16 May 2006
Economic and Social Council
HR/4890

Department of Public Information • News and Media Division • New York

Permanent Forum on Indigenous Issues

Fifth Session

3rd & 4th Meetings (AM & PM)


INTERNATIONAL IDEA OF ‘DEVELOPMENT’ DISREGARDS UNIQUE CONCERNS


OF INDIGENOUS PEOPLES, UN FORUM TOLD


Speakers Say Indigenous Must Be Included When Designing Global

Anti-Poverty Strategies, or Development Could Rob Them of Land Resources


Warning that the wider international community’s idea of “development” disregarded their unique concerns, speakers at the United Nations Permanent Forum on Indigenous Issues today called on Governments and intergovernmental agencies to ensure that indigenous peoples were active participants in designing, implementing and monitoring global strategies to eradicate poverty and protect the environment.


With the end of the just-launched Second International Decade of the World’s Indigenous People coinciding with the 2015 benchmark year for the achievement of the Millennium Development Goals, representatives of indigenous groups, on day two of the Forum’s annual session, cautioned that, in many cases, development could be a double-edged sword, robbing indigenous peoples of their land and resources.  And, in the context of globalization, indigenous peoples were often forced to play the role of bystanders when decisions were made, even though their children would inherit the environmental costs of industrialization projects.


In the first of two interactive panels today devoted to frank consideration of ways the Goals might be recast with an indigenous perspective, some speakers pointed out that aggressive national and multinational corporations with invasive oil, lumber, pharmaceutical and strip-mining practices were threatening indigenous communities and traditional lands.  Others noted that indigenous peoples were “the experts of their forests, plains and deserts”, and their knowledge and wisdom should be used in drawing up international environmental policies and strategies.


Overall applicability of Millennium Development Goals to the development of indigenous peoples needed to be substantiated by statistical data, one speaker said, adding that it was difficult “to prove that you are among the most oppressed if the Government does not keep records in that regard”.  For instance, the only group for which data was not available for immunizations in the United States was indigenous children.


During the second panel, which featured representatives from nearly 20 United Nations agencies and programmes, as well as global development partners, speakers stressed that indigenous peoples must be fully empowered to play their role in achieving the globally agreed Goals -- ambitious targets, ranging from halving extreme poverty, to halting the spread of HIV/AIDS and to providing universal primary education, all by 2015 -- as well as the United Nations broader goals in the areas of peace, human rights and sustainable development.


One representative said that, for United Nations entities, as well as other international organizations, further inter-agency cooperation and coordination was necessary to provide more data and channel more resources for case studies and other research on indigenous people and their communities.  Sharing information was particularly important, in order to study the nexus between indigenous people and migration in such areas as displacement, preservation of languages and cultural identities and the elaboration of culturally sensitive polices.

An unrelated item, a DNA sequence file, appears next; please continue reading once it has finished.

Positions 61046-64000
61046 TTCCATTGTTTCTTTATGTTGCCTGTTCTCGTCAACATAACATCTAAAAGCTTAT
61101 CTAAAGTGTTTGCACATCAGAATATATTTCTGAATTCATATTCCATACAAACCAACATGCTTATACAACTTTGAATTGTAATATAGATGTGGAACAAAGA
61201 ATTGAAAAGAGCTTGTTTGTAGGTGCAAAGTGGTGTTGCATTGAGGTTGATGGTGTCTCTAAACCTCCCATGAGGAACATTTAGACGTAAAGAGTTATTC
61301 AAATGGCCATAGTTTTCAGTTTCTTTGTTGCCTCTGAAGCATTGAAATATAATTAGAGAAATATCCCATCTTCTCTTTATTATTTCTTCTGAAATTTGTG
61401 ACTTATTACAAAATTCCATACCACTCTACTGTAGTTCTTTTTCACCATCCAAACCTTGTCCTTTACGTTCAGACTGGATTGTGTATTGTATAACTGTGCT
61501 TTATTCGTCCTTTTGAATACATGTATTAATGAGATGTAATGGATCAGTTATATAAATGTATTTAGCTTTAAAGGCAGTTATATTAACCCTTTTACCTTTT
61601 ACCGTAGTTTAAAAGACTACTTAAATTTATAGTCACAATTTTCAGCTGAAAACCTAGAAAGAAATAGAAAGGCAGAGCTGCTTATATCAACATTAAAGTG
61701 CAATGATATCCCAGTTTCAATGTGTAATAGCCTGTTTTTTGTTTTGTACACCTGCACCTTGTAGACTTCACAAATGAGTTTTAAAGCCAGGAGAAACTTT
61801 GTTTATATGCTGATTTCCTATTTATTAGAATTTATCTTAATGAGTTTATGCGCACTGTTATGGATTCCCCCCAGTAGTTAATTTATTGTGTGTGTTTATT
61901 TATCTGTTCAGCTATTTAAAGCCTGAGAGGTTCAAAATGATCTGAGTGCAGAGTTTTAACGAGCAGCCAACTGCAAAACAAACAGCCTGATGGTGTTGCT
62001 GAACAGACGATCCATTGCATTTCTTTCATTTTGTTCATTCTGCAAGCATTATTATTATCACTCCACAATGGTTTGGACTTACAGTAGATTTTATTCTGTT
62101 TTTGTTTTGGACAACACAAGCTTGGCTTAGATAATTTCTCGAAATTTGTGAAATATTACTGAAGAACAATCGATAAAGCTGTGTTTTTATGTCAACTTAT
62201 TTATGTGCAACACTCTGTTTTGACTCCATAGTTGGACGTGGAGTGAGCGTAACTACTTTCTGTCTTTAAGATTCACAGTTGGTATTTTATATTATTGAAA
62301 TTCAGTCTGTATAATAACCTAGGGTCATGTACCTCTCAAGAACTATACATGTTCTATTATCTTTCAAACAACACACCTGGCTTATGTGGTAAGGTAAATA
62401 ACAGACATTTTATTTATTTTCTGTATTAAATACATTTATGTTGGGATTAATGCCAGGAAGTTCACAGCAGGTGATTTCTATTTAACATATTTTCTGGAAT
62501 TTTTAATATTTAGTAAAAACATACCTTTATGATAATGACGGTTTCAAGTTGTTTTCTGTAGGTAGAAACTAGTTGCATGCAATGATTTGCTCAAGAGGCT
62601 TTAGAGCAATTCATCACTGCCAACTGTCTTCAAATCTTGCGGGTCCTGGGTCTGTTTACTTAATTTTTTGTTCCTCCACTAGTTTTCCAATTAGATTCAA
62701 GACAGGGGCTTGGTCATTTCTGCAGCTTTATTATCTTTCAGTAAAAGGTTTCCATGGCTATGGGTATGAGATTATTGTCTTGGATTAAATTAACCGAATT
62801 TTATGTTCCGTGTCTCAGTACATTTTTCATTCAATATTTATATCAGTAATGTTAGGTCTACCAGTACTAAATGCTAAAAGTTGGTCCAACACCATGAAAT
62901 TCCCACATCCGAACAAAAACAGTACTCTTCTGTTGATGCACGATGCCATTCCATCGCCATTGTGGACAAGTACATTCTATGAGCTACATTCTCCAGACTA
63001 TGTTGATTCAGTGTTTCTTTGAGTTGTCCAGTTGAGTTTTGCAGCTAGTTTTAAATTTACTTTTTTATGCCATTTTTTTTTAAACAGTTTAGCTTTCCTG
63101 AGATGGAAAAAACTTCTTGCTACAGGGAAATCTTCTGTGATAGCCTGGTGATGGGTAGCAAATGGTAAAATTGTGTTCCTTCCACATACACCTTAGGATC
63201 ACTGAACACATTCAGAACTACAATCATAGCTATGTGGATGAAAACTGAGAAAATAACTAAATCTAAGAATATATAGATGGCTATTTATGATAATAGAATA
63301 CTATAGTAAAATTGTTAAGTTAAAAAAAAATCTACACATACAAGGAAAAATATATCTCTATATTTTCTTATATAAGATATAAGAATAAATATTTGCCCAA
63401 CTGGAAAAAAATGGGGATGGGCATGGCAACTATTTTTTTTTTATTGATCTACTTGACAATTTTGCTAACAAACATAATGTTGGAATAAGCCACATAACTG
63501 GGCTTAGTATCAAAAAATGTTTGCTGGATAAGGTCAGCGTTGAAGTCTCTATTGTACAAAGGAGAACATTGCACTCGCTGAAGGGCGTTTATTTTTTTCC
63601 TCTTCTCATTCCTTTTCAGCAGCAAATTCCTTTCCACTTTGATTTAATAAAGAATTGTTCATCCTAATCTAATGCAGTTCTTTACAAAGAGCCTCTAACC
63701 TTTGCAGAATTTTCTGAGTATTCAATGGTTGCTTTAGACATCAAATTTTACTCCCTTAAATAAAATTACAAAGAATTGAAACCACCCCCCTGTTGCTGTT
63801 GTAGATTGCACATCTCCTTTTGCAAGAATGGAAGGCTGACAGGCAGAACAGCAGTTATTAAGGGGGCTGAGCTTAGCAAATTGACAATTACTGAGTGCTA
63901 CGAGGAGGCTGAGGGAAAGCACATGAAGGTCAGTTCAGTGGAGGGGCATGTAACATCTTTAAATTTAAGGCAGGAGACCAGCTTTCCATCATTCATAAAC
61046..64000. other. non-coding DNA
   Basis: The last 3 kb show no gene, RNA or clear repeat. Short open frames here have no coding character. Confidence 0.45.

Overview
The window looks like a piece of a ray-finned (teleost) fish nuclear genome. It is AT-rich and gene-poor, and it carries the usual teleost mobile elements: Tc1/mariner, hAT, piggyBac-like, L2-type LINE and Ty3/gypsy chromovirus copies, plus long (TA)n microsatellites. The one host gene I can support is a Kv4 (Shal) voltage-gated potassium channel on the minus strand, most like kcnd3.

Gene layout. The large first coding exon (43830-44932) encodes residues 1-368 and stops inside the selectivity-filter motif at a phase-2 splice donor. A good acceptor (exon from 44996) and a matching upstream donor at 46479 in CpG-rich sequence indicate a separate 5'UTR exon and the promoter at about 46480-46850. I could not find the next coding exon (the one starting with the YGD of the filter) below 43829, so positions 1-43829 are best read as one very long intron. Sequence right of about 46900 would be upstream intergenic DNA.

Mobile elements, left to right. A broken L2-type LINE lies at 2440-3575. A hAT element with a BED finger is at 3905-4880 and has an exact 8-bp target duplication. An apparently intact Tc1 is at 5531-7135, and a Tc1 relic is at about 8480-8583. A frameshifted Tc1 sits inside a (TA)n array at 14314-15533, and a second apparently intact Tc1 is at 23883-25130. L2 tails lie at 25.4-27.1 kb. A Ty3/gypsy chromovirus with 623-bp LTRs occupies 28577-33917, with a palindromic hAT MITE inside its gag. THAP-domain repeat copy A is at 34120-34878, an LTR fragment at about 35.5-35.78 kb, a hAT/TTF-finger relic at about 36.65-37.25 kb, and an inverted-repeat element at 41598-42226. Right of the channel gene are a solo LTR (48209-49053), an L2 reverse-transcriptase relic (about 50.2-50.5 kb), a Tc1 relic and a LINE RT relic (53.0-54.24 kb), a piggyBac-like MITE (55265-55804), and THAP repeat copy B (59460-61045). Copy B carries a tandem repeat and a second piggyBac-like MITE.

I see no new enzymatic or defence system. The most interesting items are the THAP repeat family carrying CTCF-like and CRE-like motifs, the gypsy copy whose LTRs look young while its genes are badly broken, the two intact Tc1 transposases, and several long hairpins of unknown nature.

With that in mind, a representative of the United Nations Educational, Scientific and Cultural Organization (UNESCO) said that, if the implementation of the Millennium Development Goals were to benefit indigenous people, cultural diversity must be taken into account.  But, to date, cultural diversity had not been well enough understood or adequately considered as part of the discourse, policy thrust or practice of development.  In order for that to change, indigenous peoples must be consulted on and allowed to participate in the elaboration of global development plans and initiatives.


A representative of the Joint United Nations Programme on HIV/AIDS (UNAIDS) acknowledged an interesting cultural dichotomy, noting that, while, on the one hand, there were arguments that the absence of data on HIV prevalence rates among indigenous communities might lead to neglect or invisibility, on the other, collection of such data might fuel stigma and discrimination.  But, the Programme had, nevertheless, identified several key areas where the Forum could perhaps make a difference, including working with relevant United Nations agencies and partners in developing a set of resources highlighting effective approaches and best practices of HIV prevention and AIDS care in indigenous communities.


The Forum will reconvene at 10 a.m., for an interactive dialogue with Member States on the Millennium Development Goals and indigenous peoples.


Dialogue with Indigenous People


Participating in the dialogue with the Forum’s 16 independent experts on the special theme of the session -- Millennium Development Goals and indigenous peoples:  redefining the Goals -- were representatives of the following indigenous groups and organizations:  Andrea Carmen, Wendall Nicholas and Manuel Pino of the International Indian Treaty Council; Chief Mike Smith and Larry Whiteduck of the Assembly of First Nations; Ana Maria Guacho of the Latin American Caucus; Eldar Seyitbekir of the Crimean Tatar Perspective organization; Kim Thach of the Khmers Kampuchea Krom Federation; Les Melzer of the Foundation for Aboriginal and Islander Research Action Aboriginal Corporation; Kathy Malera-Bandjalan of the National Aboriginal Communal Control Health Organization; Albert DeTerville of the Caribbean Antilles Indigenous Peoples’ Caucus and the Diaspora; Joan Carling of the Asia Indigenous Peoples Caucus; and Mary Simat of the African Caucus.